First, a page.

[Extra Speed] High-Speed CMOS Circuits For Optical Receivers
Abstract:The bandwidth requirement of wireline communications has increased exponentially because of the ever-increasing demand for data centers and high-performance computing systems. However, it becomes difficult to satisfy the requirement with legacy electrical links which suffer from frequency-dependent losses due to skin effects, dielectric losses, channel reflections, and crosstalk, resulting in a severe bandwidth limitation. In order to overcome this challenge, it is necessary to introduce optical communication technology, which has been mainly used for long-reach communications, such as long-haul networks and metropolitan area networks, to the medium- and short-reach communication systems. However, there still remain important issues to be resolved to facilitate the adoption of the optical technologies. The most critical challenges are the energy efficiency and the cost competitiveness as compared to the legacy copper-based electrical communications. One possible solution is silicon photonics which has long been investigated by a number of research groups. Despite inherent incompatibility of silicon with the photonic world, silicon photonics is promising and is the only solution that can leverage the mature complementary metal-oxide-semiconductor (CMOS) technologies. Silicon photonics can be utilized in not only wireline communications but also countless sensor applications. This paper introduces a brief review of silicon photonics first and subsequently describes the history, overview, and categorization of the CMOS IC technology for high-speed photo-detection without enumerating the complex circuital expressions and terminologies.Keywords: CMOS; integrated circuit; photodetector; silicon photonics; transimpedance amplifier
[Extra speed] High-Speed CMOS Circuits for Optical Receivers
High-speed optical interconnects of data centers and high performance computers (HPC) have become the rapid development direction in the field of optical communication owing to the explosive growth of market demand. Currently, optical interconnect systems are moving towards higher capacity and integration. High-sensitivity receivers with avalanche photodiodes (APDs) are paid more attention due to the capability to enhance gain bandwidth. The impact ionization coefficient ratio is one crucial parameter for avalanche photodiode optimization, which significantly affects the excess noise and the gain bandwidth product (GBP). The development of silicon-germanium (Si-Ge) APDs are promising thanks to the low impact ionization coefficient ratio of silicon, the simple structure, and the CMOS compatible process. Separate absorption charge multiplication (SACM) structures are typically adopted in Si-Ge APDs to achieve high bandwidth and low noise. This paper reviews design and optimization in high-speed Si-Ge APDs, including advanced APD structures, APD modeling and APD receivers.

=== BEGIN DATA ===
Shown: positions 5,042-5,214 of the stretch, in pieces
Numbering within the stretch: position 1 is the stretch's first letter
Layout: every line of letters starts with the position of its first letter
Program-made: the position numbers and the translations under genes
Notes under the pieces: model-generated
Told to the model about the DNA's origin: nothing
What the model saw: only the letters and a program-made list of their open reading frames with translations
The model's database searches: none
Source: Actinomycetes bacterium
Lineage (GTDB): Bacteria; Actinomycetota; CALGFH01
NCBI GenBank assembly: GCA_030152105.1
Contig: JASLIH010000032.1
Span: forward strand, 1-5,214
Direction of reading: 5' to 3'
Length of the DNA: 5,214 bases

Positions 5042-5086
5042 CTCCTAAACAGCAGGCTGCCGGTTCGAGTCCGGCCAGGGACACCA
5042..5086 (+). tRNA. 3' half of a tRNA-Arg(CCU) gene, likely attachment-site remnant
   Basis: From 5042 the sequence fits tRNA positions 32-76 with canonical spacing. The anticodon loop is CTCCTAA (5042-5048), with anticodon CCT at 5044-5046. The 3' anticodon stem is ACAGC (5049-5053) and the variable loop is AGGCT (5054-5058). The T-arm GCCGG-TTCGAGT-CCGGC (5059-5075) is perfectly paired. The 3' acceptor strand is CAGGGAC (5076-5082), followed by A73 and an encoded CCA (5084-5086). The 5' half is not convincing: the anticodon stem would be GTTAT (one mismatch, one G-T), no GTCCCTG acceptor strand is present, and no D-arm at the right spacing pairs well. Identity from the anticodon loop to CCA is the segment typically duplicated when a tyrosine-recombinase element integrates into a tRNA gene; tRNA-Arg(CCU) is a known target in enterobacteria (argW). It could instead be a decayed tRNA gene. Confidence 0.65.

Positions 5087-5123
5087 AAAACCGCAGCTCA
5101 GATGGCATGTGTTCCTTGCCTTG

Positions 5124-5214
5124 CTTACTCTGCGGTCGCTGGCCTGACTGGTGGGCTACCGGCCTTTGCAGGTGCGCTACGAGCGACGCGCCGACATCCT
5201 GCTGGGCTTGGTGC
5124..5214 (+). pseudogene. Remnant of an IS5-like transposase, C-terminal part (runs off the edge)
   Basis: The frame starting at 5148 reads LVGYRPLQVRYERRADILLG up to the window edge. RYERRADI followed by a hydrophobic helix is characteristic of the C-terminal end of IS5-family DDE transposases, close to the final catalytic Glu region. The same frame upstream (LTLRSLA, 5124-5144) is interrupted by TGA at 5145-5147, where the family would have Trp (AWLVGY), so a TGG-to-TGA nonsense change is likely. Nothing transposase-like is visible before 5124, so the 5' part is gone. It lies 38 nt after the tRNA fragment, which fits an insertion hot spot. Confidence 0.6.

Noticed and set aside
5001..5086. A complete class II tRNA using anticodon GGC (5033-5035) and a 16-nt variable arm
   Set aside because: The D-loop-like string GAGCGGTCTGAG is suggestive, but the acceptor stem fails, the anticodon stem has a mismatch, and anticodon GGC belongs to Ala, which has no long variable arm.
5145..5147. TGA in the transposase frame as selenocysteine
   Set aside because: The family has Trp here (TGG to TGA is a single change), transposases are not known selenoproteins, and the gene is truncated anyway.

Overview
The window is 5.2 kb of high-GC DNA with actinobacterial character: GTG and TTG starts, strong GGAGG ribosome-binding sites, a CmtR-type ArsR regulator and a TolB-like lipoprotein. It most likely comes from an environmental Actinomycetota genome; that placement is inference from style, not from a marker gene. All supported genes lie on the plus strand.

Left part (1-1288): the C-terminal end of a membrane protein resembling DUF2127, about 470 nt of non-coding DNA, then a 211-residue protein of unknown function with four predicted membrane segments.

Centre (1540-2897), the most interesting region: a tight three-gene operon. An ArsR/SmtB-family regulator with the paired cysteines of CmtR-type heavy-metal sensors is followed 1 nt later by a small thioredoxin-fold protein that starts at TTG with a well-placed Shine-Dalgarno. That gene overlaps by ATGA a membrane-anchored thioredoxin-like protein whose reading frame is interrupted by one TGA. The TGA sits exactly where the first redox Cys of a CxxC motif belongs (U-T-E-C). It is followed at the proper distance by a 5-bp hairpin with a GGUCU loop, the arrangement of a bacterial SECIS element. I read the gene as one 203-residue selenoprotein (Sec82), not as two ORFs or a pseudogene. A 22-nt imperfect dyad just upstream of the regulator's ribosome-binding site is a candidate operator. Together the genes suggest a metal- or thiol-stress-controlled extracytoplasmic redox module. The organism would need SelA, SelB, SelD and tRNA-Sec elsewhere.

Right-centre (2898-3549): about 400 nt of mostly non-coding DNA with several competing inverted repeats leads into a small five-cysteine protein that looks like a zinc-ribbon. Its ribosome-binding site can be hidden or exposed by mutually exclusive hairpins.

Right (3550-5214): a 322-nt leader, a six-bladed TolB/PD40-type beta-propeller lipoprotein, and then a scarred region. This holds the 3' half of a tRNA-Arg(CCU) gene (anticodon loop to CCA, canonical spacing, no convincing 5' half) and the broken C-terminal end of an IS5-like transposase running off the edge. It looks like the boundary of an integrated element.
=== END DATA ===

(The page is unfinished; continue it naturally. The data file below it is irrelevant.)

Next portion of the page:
Huang et al. demonstrated a waveguide-coupled Si-Ge vertical SACM APD integrated with a CMOS receiver circuit at 25 Gb/s whose prototype is shown in Fig. 13(a) . The BER curves at different gains as well as the simulated and measured sensitivity data in Fig. 13 indicated that the APD receiver indeed improved the receiver sensitivity, thanks to the APD internal gain. The extracted k value was between 0.05 and 0.1. The optimum sensitivity was achieved around multiplication gain of 10. Additionally, Srinivasan et al. demonstrated a waveguide-coupled Si-Ge lateral SACM APD integrated with a BiCMOS receiver circuit at 56 Gb/s . The APD receiver prototype and the BER and sensitivity results are shown in Fig. 14. The extracted k value was around 0.25. The high-speed APD receiver sensitivity analysis in [40, 94, 101, 109] concludes that the optimum sensitivity is realized at a multiplication gain range of 10-20 and the optimum gain depends on noise levels and data rates.
APD receivers with higher sensitivity are essential with the development of optical interconnect technologies towards higher bandwidth, higher integration, lower power consumption and lower cost. Si-Ge APDs with internal gain and low noise can greatly relax the requirements in link budget and power budget to realize higher bandwidth density. Important performance metrics for APD design include breakdown voltage, dark current, quantum efficiency, multiplication gain, bandwidth, excess noise, and GBP. Designing an APD with a low effective impact ionization coefficient ratio k is critical to realize high GBP and low noise. However, some design trade-offs may exist, which requires device optimization for different applications. How to break these trade-offs is one direction for future APD performance improvement. Si-Ge APD schemes can be optimized to trigger the impact ionization effect occurred in silicon more than that in germanium. The thickness of silicon or germanium can be thinned to increase the dead space effect, thereby reducing the k value. The consequent decreased responsivity or multiplication gain can be compensated by other methods, such as adding a reflector. The APD design also needs to consider the complexity and tolerance in device fabrication. Compared to vertical SACM APDs, APDs with lateral SACM or p-i-n structure can benefit from the less fabrication complexity but may require device processes with smaller linewidths. The overall noise sources have to be considered for optimizing APD receiver sensitivity. Design an APD with extremely high gain is not necessary for applications in high-speed optical interconnects since the optimum sensitivity for an APD receiver is achieved with a multiplication gain less than 20 in most cases.